If you could imagine another world, what would it look like? An upcoming exhibit
at the Bezalel/Yaffo 23 gallery is planning on asking just that. The exhibit,
called “Another World is Possible,” will feature 10 experimental films that hope
to make viewers start imagining.
The Bezalel/Yaffo 23 gallery is located
on the third floor of the Post Office building in central Jerusalem, in what
once was the city’s switchboard. The gallery opened a year ago and since then
has been providing what director and chief curator Roy Brand describes as “a
platform for artists to experiment.”
The gallery describes itself as “a
catalyst and an advocate for new ideas, discourses and trends in contemporary
art, design and theory,” and “an exhibition space and a thinking pod [that]
devotes its energy and resources to activating the most important,
ground-breaking, challenging and exceptional creative practises of our
“We [the gallery] take ourselves to be cultural activists –
working in the interstice of several practices – philosophy, art, politics,
social activism and urban action,” explained Brand.
“We will report on
the state of the arts in Jerusalem, from as many perspectives as possible –
music, visual culture, politics, social structures, everyday life, philosophy,
religion, war – everything that has to do with the way life is lived in this
place in the present.”
According to Brand, the gallery provides something
unique on the Israeli arts scene. He describes the work as “highquality
“There’s a lot of thirst for places ... that are just
different,” he said. The gallery has already held six different exhibits, most
with international participation.
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Unlike a traditional museum or gallery,
Bezalel/Yaffo 23 has no standing collection, and none of the works are for
sale. According to Brand, this sets the gallery apart and gives it much
more flexibility in the works that it shows. As well, its connection to the
Bezalel Academy of Arts and Design allows it to become a place of learning and
One of Brand’s goals is to build the gallery’s connection with
“We do a lot of work together with different elements in
Jerusalem... We want to get them involved in our framework, and
He says that people learn about the gallery mostly by
word-of-mouth, and that what he calls a “feedback loop” has developed between
the gallery and its patrons.
“It creates discourse,” he says. “People
start thinking about art in different ways, and some of it comes back to
FOR BRAND, it is important that the gallery show exhibits that are
relevant – and he thinks than an exhibit about imagination is particularly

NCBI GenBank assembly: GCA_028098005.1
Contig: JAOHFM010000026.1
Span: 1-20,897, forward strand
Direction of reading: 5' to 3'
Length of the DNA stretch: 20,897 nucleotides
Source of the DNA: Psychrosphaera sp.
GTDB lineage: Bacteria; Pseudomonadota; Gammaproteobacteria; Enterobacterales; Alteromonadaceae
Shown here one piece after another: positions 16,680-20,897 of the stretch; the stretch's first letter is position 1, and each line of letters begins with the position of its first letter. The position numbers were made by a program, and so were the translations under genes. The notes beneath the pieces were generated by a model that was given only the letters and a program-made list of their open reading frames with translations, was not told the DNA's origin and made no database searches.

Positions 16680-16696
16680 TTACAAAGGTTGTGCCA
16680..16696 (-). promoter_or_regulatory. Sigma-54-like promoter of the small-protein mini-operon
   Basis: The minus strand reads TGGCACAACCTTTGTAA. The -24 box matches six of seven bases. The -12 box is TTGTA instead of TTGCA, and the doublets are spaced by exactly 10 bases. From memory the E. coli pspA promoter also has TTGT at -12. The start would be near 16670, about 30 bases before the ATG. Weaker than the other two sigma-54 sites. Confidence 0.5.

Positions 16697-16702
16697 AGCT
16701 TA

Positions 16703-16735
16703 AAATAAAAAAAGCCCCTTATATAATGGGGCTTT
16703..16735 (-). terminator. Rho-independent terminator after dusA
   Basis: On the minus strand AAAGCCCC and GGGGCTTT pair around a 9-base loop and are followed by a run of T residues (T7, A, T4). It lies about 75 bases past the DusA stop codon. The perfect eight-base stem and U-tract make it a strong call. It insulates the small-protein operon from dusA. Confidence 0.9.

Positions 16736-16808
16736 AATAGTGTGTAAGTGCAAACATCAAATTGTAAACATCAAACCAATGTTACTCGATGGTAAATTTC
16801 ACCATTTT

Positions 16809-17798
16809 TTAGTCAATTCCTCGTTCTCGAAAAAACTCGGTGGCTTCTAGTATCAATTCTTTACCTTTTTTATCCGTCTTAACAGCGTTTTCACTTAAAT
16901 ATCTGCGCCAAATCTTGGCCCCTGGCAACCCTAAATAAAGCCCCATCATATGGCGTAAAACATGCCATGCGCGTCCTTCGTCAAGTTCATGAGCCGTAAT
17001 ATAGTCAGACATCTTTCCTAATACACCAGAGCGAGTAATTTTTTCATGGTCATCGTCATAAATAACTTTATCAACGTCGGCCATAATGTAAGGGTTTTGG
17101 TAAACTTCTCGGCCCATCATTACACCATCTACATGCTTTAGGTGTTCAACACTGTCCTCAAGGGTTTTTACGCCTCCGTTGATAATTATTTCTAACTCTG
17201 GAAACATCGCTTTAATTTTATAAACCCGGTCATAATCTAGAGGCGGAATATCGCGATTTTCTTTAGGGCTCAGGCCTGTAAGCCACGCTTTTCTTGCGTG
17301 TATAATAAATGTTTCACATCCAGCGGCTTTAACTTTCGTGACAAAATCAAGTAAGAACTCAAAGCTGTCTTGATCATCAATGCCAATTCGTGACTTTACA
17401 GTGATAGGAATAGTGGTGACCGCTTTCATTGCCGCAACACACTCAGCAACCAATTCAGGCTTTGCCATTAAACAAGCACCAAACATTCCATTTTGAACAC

“It’s a very applicable idea for where we are – to develop
political imagination,” he told The Jerusalem Post.
“Art can help us
imagine another possible world. We are suffering from imagination that is too
narrow – politically, aesthetically. People have stopped
The exhibit’s curator, Ma’ayan Amir, began working on
“Another World is Possible” two years ago – long before its subject captured the
entire country during the summer’s momentum of social activism.
the name long before the summer’s protests, and it amazes me to see the
connection,” she said.
The exhibit was developed with the sponsorship of
the New Israeli Foundation for Cinema and Television, which asked artists to
examine the relationship between experimental film and other forms of art,
including music, film and theater. Amir then chose 10 works based on her
interest in the initial proposals.
According to Amir, the works are very
different from one another, but share a focus on moments of detachment, wherein
the subject becomes separated from his words, his gestures or his own
voice. Describing the exhibit, Amir writes, “within a space of divided
representation that seems to take form in front of our eyes, the works appear
and we achieve the image of a society that has lost the ability to control the
images it creates for itself.”
She explained that the subject of the
exhibit came from within the works themselves, which show “a type of shift to
the space of imagination that artists can create.” The exhibit’s name, she said,
comes from a “wistful wish... that belongs to the realm of the
The works range from documentarystyle, like Rinat Kotler’s
, which documents freestyle rap battles around the country, to
fantastical, like Ehud Pishof’s Abduction
, in which human protagonists abduct
aliens. All 10 works will be shown continuously, each in its own space. Some are
conventional films, others are less traditional. For example, the installation
Let it Bleed
, by Rona Yaffman, documents her brother’s transformation from man
to woman, then later back to man, and is comprised of photos, sheets of iron, a
mummified cat, monitors and a projector screening family films.
hopes that her exhibit will get people thinking outside the box even after
leaving the gallery.
“Art has the ability to enable the shift from
something concrete to something imaginary – not just to re-enact the existing
world,” she said.
“You don’t go to an exhibit to find out something you
already know... a good exhibit makes an opening to a possible different
“[I hope] to awaken a desire to change something, to not have it
remain something passive – not just an experience of watching. Art has an
important role in society of creating new imaginings. When you do that, you can
change things.”‘Another World is Possible’ exhibit runs from September
27 through November 5. Admission is free.
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